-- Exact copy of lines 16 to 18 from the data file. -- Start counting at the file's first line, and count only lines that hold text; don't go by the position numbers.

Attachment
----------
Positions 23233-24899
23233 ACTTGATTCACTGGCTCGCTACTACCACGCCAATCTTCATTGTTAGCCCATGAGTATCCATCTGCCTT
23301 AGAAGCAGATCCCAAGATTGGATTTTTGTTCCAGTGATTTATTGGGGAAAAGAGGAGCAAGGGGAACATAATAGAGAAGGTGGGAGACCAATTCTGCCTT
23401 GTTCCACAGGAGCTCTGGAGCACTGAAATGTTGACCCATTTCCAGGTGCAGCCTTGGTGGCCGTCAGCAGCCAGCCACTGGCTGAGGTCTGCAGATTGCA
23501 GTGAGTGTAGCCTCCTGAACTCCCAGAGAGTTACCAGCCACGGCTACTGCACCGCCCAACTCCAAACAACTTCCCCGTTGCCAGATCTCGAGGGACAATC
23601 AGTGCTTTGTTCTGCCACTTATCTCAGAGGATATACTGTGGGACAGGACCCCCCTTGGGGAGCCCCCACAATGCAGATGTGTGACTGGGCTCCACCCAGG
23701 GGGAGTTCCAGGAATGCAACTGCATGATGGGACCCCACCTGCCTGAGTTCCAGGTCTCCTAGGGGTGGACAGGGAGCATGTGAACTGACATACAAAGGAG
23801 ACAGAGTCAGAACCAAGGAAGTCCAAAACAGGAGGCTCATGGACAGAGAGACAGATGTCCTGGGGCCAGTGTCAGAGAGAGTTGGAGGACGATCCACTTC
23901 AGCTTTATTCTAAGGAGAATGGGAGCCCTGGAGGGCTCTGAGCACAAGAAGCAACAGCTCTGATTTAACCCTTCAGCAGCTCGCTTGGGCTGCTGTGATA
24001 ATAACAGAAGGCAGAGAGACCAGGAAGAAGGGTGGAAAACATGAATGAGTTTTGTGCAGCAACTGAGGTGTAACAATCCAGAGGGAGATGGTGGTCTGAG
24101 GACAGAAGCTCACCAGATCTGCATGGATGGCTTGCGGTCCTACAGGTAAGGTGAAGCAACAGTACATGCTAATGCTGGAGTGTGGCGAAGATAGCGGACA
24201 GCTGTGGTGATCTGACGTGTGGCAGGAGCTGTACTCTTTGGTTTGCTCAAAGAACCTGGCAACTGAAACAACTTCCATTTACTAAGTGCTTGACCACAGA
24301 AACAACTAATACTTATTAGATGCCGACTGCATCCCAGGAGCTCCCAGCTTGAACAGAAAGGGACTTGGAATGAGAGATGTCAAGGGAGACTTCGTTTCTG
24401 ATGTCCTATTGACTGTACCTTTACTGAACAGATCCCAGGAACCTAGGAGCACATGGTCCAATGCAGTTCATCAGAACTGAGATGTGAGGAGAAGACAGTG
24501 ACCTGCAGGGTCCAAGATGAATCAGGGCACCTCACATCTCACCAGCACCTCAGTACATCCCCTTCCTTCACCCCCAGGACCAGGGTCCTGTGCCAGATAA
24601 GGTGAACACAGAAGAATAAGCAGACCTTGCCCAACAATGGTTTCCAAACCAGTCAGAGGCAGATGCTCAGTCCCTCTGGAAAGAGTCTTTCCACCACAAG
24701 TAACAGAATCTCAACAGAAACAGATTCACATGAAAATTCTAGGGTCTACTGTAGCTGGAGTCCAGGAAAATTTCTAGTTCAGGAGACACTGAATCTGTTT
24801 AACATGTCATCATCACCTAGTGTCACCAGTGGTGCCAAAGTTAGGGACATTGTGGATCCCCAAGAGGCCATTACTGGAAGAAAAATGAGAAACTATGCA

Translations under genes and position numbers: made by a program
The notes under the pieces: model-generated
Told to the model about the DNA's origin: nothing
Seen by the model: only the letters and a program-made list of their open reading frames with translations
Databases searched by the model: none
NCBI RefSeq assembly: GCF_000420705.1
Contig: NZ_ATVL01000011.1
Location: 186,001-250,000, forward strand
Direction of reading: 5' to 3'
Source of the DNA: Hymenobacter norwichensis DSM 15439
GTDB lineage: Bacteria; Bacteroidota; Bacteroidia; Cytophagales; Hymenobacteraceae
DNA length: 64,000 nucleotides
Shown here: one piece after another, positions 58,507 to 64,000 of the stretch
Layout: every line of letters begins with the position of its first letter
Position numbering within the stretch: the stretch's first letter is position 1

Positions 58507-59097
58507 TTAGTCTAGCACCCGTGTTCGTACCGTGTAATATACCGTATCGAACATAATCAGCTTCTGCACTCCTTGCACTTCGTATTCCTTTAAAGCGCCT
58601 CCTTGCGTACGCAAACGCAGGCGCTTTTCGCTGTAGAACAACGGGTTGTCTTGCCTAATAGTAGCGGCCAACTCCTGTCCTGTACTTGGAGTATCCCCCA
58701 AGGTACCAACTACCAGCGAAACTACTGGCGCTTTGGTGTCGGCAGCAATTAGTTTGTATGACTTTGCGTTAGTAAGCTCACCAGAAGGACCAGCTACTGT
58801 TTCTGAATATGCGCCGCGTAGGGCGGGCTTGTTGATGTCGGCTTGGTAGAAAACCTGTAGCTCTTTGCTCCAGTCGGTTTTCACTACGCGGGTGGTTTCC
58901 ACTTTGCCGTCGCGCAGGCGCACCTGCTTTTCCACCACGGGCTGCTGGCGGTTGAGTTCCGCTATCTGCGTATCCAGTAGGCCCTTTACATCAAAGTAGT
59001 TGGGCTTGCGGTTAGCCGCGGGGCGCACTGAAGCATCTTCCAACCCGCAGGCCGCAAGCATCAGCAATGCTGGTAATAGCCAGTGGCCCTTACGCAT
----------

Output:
24601 GGTGAACACAGAAGAATAAGCAGACCTTGCCCAACAATGGTTTCCAAACCAGTCAGAGGCAGATGCTCAGTCCCTCTGGAAAGAGTCTTTCCACCACAAG
24701 TAACAGAATCTCAACAGAAACAGATTCACATGAAAATTCTAGGGTCTACTGTAGCTGGAGTCCAGGAAAATTTCTAGTTCAGGAGACACTGAATCTGTTT
24801 AACATGTCATCATCACCTAGTGTCACCAGTGGTGCCAAAGTTAGGGACATTGTGGATCCCCAAGAGGCCATTACTGGAAGAAAAATGAGAAACTATGCA